Am I important enough to read?

So you like to write? join the club. I love to write. I’ve written ever since I was a kid. In sixth grade I was asked to write a two page short story about my christman presents going missing  and the story of having to get them back. I turned that into a 67 page fantasy novel about me travelling to a different world, and that a magical creature was the one responsable for stealing my presents, so I could fulfill the prophecy to save that world.


I’ve written about everything. I write in my journal. I write down my goals and systems. I write essays for schools and blog posts for this blog. I wrote out the manifesto I have for a university group that’s opposed to the commie status quo. I’ve written love letters (cringe). I’ve written about everything.

But the question and insecurity most writers have is the following:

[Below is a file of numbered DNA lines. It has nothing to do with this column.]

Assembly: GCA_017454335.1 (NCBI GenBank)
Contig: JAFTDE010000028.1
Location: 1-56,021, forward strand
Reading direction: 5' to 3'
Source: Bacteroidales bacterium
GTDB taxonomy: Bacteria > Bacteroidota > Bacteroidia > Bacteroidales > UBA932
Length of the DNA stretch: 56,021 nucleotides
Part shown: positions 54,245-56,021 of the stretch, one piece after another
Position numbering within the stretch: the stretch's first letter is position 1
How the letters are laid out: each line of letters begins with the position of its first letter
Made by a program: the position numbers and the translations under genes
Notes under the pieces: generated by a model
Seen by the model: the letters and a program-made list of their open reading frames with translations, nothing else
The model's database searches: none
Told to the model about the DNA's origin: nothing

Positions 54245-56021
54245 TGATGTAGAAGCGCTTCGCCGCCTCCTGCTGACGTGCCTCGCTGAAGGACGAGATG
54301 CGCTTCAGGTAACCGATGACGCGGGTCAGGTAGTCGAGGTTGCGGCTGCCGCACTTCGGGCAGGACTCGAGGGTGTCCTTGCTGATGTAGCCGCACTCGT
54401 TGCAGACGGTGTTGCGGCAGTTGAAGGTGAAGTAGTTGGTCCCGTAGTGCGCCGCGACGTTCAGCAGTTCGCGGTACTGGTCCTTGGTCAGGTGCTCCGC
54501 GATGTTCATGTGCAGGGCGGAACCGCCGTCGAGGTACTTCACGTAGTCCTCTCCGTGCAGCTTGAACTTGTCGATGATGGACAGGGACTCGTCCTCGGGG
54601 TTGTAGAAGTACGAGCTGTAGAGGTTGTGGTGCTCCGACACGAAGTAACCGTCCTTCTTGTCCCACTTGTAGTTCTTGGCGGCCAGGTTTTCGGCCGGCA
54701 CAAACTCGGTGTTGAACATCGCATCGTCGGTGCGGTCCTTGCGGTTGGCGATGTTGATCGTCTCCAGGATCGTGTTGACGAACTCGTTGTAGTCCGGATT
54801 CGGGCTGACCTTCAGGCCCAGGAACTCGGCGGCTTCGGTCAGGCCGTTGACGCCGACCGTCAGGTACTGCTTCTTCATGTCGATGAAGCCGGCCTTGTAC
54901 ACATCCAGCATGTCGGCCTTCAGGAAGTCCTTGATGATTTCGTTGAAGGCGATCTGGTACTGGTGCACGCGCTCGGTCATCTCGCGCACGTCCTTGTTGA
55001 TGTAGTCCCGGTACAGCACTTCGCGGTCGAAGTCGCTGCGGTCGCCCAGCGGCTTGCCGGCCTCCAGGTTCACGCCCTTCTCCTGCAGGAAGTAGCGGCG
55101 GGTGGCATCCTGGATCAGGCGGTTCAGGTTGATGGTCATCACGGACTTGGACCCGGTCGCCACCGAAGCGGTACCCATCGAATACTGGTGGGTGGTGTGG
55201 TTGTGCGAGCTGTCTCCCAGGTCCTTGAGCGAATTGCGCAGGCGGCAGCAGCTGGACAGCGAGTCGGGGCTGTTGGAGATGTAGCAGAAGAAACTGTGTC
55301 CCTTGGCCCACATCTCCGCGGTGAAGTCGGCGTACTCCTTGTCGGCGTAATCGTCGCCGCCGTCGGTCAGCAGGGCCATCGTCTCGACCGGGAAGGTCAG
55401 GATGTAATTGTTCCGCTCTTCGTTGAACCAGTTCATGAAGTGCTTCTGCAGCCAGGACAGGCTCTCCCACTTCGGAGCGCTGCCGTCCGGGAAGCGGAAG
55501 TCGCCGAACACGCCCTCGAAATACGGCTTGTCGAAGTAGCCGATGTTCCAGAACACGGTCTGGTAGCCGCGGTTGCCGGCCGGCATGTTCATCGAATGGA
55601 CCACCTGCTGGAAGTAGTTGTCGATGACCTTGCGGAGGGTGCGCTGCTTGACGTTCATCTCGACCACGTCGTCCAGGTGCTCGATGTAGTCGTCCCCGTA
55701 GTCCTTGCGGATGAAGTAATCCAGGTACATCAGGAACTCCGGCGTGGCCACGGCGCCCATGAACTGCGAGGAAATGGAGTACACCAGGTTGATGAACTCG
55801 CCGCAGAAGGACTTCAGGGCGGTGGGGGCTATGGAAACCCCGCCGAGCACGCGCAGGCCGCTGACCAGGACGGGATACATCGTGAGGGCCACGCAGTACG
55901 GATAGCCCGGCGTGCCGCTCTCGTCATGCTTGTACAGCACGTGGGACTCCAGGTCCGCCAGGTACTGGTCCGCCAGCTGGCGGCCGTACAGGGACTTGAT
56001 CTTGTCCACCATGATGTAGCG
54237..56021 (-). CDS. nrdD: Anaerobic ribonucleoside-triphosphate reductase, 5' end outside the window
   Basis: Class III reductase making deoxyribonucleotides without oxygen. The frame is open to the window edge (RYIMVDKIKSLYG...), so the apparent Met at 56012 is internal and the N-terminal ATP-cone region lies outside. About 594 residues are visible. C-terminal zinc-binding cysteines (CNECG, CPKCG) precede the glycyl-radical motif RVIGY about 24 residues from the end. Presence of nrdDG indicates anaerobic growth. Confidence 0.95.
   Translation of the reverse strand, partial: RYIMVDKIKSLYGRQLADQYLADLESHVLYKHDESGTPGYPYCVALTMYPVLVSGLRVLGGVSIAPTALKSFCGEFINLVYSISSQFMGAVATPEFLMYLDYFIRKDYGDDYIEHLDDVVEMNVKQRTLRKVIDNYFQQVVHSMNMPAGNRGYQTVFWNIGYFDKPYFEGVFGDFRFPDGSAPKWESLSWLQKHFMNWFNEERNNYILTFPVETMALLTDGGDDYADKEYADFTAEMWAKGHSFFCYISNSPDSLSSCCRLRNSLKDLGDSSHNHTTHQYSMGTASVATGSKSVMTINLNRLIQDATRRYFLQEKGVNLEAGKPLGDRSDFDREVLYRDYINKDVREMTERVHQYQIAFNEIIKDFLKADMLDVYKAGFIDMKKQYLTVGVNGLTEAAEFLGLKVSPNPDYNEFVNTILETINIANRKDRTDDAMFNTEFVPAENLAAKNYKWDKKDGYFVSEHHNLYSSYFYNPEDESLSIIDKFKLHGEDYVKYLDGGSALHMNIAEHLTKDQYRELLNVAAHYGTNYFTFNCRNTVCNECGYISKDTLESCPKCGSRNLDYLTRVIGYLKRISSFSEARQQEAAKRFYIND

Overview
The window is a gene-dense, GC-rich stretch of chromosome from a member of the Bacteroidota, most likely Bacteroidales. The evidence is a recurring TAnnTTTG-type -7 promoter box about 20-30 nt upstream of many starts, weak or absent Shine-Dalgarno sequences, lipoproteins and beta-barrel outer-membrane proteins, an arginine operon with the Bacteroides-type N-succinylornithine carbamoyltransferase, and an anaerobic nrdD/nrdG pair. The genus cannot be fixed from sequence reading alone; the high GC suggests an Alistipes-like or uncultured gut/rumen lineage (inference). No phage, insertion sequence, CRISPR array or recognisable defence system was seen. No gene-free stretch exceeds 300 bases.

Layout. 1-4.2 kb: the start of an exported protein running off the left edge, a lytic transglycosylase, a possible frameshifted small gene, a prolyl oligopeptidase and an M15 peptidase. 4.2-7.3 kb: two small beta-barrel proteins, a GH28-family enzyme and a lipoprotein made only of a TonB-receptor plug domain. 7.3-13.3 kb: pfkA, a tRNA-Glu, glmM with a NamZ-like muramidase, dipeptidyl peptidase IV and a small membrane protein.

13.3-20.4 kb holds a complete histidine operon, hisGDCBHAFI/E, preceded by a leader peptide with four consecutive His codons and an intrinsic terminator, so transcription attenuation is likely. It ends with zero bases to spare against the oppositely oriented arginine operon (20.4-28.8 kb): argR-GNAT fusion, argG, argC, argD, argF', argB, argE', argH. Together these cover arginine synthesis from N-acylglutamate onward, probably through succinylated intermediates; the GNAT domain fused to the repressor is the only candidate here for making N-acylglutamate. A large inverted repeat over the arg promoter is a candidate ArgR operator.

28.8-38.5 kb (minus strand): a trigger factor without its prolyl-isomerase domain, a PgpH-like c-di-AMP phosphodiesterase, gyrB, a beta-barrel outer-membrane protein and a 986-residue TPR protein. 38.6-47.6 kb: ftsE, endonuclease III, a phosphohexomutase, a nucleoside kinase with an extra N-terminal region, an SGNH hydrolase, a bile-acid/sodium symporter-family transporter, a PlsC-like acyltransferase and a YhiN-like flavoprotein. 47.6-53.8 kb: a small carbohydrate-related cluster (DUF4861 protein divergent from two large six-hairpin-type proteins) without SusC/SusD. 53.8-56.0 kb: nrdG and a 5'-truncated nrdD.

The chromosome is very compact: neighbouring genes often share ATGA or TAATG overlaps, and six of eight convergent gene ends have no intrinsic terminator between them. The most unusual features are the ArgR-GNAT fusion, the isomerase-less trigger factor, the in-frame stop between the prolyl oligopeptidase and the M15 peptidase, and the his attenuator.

Am I important enough to read?


The problem with loving to write is that everybody else does too. The internet is completely crowded and chalk full of people who think their opinions matter. Hell this could even be me. But that isn’t here nor there. This post is about helping you bust out of your self limiting beliefs so you can  blog. So are you important enough to read?


What’s differentiating you enough from what’s out there? if you want to write about mindset, good luck writing anything better then Cernovich. If you want to write about history and philosophy, you’re going to have to compete with a modern great like Quintus Curtius. And picking up girls? that niche is so full that you need to be a complete powerhouse to even think about becoming a well read writer on that subject.


This is probably making you even more afraid.